A CBS News Poll the other day revealed that a whopping three out of four Americans believe the current tone and lack of civility in U.S. politics and public discussions actually encourages violence among some people. Sixty-eight percent in that poll also said the tone and civility of American politics have deteriorated in recent years, an opinion that conservatives, liberals and independents were united in holding. Examples are bounteous and disturbing.
The Republican Party in Congress could be on the verge of losing the 2018 midterm elections 16 months before they happen. Since 2010, the GOP has been vowing and planning and stunting to repeal the Affordable Care Act, that transformative legislative Frankenstein that Democrats crammed through Congress in 2010 without a single Republican vote.
Not everybody notices, but Barack Obama is having a blast these last 11 weeks of political relevance. Sure, one cheeky trick-or-treater confronted the president dressed as a duck with his arm in a sling. Get it, lame duck? And never mind ISIS, which he vowed to defeat, and ObamaCare, which he vowed would save everyone $2,500. Neither is happening. But Obama is in his natural habitat, accepting campaign crowds’ adulation.
Muck Rack makes it simple to find people, tweets, or articles that mention any name, keyword, company, hashtag etc. We've compiled this guide to help you make the most of your search.
Selecting a term
Start searching tweets, articles from media outlets, articles mentioned in tweets, journalists'
names, titles and bios with some suggested searches:
Companies or Topics (e.g. iPhone, Microsoft)
Phrases (e.g. "cloud computing") — use quotes to keep the terms together
Twitter handles (e.g. @username) — returns those who have mentioned or replied to
Names (e.g. "David Pogue")
Hashtags (e.g. #sxsw, #london2012)
Bio details (e.g. vegan, Olympics, father)
Muck Rack's Advanced Search allows for many boolean operators.
Find results that mention multiple specified terms, use AND or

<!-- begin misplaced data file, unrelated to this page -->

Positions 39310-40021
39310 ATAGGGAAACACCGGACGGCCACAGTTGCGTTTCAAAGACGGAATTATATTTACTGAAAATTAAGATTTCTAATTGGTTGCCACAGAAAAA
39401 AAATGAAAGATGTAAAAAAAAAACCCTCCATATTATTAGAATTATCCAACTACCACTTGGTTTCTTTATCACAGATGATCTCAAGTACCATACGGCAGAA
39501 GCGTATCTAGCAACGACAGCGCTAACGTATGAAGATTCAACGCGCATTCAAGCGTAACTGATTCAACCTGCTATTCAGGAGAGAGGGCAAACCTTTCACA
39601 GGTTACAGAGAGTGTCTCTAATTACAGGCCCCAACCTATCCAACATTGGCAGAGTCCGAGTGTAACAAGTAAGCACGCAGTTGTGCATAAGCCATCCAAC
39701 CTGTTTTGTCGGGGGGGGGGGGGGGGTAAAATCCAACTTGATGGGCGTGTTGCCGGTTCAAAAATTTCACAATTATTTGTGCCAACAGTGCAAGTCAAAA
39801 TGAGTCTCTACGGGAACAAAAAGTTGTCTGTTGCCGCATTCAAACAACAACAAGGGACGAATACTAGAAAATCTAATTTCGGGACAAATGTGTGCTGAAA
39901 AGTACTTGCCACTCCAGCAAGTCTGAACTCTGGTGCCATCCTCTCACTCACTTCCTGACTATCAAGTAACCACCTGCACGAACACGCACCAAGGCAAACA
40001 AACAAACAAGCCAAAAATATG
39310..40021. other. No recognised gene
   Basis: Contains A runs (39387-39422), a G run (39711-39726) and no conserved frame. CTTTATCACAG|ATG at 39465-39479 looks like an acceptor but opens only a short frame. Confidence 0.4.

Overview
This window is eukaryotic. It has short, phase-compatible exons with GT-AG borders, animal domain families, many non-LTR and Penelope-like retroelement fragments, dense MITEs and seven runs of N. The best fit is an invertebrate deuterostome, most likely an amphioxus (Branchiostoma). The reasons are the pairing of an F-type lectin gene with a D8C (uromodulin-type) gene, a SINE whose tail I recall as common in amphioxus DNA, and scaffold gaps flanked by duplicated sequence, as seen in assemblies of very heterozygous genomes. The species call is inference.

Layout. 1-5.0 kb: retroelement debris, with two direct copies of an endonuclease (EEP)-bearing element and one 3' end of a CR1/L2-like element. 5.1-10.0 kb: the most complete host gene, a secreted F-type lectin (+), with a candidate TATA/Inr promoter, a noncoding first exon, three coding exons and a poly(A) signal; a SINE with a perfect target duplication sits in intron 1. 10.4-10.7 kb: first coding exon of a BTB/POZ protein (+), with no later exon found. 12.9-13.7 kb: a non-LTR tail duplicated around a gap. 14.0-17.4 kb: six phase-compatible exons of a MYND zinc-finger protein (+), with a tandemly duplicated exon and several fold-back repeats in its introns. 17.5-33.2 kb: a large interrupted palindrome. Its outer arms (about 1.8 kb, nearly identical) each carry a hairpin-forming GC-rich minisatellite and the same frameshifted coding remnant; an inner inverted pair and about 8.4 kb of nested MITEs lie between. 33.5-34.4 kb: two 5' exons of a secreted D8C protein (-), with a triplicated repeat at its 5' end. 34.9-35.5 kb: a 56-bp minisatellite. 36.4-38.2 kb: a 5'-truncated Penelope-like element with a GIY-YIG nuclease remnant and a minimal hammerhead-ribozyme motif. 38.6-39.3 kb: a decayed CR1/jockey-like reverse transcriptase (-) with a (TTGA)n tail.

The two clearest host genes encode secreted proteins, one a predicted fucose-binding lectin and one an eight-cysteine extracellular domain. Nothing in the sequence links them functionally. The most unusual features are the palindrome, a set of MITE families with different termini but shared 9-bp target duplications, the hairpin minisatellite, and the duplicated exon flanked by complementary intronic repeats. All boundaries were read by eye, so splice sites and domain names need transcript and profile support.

+. For example, ensure each result contains both Elon Musk and Mark Zuckerberg by
searching Obama AND Romney or Obama + Romney.
Use the operators OR or , to broaden your search when you'd like either of
multiple terms to appear in results. (This is the default behavior of our search when no operators
are used.) For example, search for democrat OR republican to find results that refer to
Democrats and/or Republicans.
Use NOT or - to subtract results from your search. For
example, searching Disney will yield results about the Walt Disney Company as well as Walt Disney
World Resort. To exclude mentions of Disney World, search for Disney -World or Disney
When using one of these operators with a phrase, enclose it in quotation marks. For example, you can
find results about smartphones excluding Apple's iPhone 4S by searching smartphone -"iPhone
Exact case matching or punctuation
If you're searching for a brand name or keyword that relies on specific punctuation marks or capitalization, you can
find results that match your exact query by adding matchcase: before the keyword you're searching for, like matchcase:E*TRADE .
Use parentheses to separate multiple
boolean phrases. For example, to find journalists talking about having fun in Disney World or
Disneyland, search for ("disney world" OR disneyland) AND fun.
An asterisk can be used to search for any variation of a root word truncated by the asterisk. For example, searching for admin* will return results for administrator, administration, administer, administered, etc.
A near operator is an AND operator where you can control the distance between the words. You can vary the distance the near operation uses by adding a forward slash and number (between 0-99) such as strawberries NEAR/10 "whipped cream", which means the strawberries must exist within 10 words of "whipped cream".